By SCOTT BAUER
MADISON, Wis. (AP) — The defense of Wisconsin voting laws being challenged in federal court as discriminatory begins with local clerks saying they haven’t encountered any serious problems with the changes.
Clerks from northern Milwaukee suburbs of Cedarburg and Port Washington both testified Tuesday in federal court in Madison. They were the first witnesses called by the state Department of Justice in defense of more than a dozen laws being challenged, including elements of the voter identification requirement.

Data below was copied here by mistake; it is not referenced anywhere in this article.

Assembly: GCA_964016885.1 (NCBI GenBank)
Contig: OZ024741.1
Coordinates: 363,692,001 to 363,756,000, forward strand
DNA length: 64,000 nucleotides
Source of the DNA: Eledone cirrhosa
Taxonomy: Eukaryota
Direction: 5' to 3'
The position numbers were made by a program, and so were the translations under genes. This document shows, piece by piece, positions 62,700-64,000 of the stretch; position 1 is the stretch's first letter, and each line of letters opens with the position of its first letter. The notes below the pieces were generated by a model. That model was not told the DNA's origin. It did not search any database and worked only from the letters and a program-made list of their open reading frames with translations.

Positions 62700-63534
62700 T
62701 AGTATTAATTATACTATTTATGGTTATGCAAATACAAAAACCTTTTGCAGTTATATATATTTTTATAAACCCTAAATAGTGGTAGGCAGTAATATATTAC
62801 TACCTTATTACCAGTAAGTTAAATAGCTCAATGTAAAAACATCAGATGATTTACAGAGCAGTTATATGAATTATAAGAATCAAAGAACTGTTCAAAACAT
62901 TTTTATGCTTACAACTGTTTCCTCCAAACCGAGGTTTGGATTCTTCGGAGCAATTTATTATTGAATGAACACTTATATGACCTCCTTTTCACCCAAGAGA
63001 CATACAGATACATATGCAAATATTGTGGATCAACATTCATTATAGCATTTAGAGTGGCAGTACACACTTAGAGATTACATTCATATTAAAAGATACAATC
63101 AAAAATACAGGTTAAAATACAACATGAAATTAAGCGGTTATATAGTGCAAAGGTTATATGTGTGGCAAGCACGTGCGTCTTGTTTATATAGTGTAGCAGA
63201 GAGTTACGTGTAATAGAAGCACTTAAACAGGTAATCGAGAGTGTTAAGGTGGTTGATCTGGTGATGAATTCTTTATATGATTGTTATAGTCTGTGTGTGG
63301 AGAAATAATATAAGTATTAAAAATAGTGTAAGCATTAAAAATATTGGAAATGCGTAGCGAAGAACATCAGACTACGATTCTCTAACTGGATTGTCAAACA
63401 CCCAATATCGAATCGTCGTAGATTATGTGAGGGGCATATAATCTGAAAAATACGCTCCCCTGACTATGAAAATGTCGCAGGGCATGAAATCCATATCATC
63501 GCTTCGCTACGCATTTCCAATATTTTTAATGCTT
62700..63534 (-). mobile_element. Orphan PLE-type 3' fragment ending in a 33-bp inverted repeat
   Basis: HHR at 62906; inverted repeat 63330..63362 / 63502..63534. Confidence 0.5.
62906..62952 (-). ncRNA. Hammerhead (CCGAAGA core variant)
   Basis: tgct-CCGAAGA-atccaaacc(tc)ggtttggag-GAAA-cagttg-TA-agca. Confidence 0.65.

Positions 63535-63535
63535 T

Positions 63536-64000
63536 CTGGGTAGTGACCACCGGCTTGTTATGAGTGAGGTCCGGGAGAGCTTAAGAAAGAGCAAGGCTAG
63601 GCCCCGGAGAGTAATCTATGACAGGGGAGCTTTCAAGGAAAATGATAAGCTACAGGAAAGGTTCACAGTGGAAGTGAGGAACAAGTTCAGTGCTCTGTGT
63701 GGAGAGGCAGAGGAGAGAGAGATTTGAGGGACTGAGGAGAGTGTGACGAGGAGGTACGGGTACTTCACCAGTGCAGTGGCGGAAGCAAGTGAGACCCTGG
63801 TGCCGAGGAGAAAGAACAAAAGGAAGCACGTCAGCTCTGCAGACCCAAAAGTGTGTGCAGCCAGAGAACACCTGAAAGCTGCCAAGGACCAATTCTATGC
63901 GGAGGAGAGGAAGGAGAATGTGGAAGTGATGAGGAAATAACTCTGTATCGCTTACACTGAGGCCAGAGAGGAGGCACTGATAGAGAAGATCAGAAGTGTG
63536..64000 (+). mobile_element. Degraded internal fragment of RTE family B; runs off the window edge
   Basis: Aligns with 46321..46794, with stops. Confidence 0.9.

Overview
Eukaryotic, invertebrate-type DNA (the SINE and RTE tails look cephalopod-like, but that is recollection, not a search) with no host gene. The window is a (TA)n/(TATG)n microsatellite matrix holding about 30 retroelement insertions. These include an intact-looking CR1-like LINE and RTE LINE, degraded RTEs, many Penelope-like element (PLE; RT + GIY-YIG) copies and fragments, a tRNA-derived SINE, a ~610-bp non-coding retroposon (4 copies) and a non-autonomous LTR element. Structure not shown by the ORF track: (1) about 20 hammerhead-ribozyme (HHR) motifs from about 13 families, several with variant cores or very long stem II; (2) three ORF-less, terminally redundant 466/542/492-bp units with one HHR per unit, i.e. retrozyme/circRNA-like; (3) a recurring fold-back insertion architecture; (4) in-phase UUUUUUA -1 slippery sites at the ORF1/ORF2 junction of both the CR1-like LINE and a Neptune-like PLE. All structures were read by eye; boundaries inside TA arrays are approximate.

But the clerks say they support new laws limiting voting hours and days for in-person absentee voting before an election. They say it makes their job easier and lessens confusion among voters.
Liberal groups challenging the law ended their case earlier Tuesday with testimony from a political historian who says the laws among to state-sponsored discrimination.